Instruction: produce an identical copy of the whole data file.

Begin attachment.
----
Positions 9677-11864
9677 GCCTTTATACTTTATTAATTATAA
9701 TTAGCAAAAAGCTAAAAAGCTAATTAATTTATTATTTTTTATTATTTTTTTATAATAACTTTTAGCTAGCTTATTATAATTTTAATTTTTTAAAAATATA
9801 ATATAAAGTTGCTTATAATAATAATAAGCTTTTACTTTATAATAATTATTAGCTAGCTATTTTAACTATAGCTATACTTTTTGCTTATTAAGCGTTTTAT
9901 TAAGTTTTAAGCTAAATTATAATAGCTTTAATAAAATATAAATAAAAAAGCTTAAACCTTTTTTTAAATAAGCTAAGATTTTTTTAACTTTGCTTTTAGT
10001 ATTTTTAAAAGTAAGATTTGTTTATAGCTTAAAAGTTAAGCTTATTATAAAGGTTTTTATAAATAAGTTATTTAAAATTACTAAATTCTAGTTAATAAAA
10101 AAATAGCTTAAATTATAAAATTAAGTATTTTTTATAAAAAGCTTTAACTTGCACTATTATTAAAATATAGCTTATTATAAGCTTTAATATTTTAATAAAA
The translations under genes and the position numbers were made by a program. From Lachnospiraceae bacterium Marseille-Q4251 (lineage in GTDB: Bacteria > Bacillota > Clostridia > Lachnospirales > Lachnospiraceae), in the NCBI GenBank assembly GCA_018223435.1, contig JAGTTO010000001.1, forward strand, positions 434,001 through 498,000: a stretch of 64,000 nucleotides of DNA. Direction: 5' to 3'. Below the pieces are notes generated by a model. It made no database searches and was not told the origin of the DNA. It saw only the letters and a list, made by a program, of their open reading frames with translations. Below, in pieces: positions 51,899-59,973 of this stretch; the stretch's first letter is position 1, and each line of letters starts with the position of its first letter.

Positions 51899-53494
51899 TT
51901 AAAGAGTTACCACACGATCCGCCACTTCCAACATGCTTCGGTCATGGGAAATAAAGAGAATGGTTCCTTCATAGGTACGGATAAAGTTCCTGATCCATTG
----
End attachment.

Positions 9677-11864
9677 GCCTTTATACTTTATTAATTATAA
9701 TTAGCAAAAAGCTAAAAAGCTAATTAATTTATTATTTTTTATTATTTTTTTATAATAACTTTTAGCTAGCTTATTATAATTTTAATTTTTTAAAAATATA
9801 ATATAAAGTTGCTTATAATAATAATAAGCTTTTACTTTATAATAATTATTAGCTAGCTATTTTAACTATAGCTATACTTTTTGCTTATTAAGCGTTTTAT
9901 TAAGTTTTAAGCTAAATTATAATAGCTTTAATAAAATATAAATAAAAAAGCTTAAACCTTTTTTTAAATAAGCTAAGATTTTTTTAACTTTGCTTTTAGT
10001 ATTTTTAAAAGTAAGATTTGTTTATAGCTTAAAAGTTAAGCTTATTATAAAGGTTTTTATAAATAAGTTATTTAAAATTACTAAATTCTAGTTAATAAAA
10101 AAATAGCTTAAATTATAAAATTAAGTATTTTTTATAAAAAGCTTTAACTTGCACTATTATTAAAATATAGCTTATTATAAGCTTTAATATTTTAATAAAA
The translations under genes and the position numbers were made by a program. From Lachnospiraceae bacterium Marseille-Q4251 (lineage in GTDB: Bacteria > Bacillota > Clostridia > Lachnospirales > Lachnospiraceae), in the NCBI GenBank assembly GCA_018223435.1, contig JAGTTO010000001.1, forward strand, positions 434,001 through 498,000: a stretch of 64,000 nucleotides of DNA. Direction: 5' to 3'. Below the pieces are notes generated by a model. It made no database searches and was not told the origin of the DNA. It saw only the letters and a list, made by a program, of their open reading frames with translations. Below, in pieces: positions 51,899-59,973 of this stretch; the stretch's first letter is position 1, and each line of letters starts with the position of its first letter.

Positions 51899-53494
51899 TT
51901 AAAGAGTTACCACACGATCCGCCACTTCCAACATGCTTCGGTCATGGGAAATAAAGAGAATGGTTCCTTCATAGGTACGGATAAAGTTCCTGATCCATTG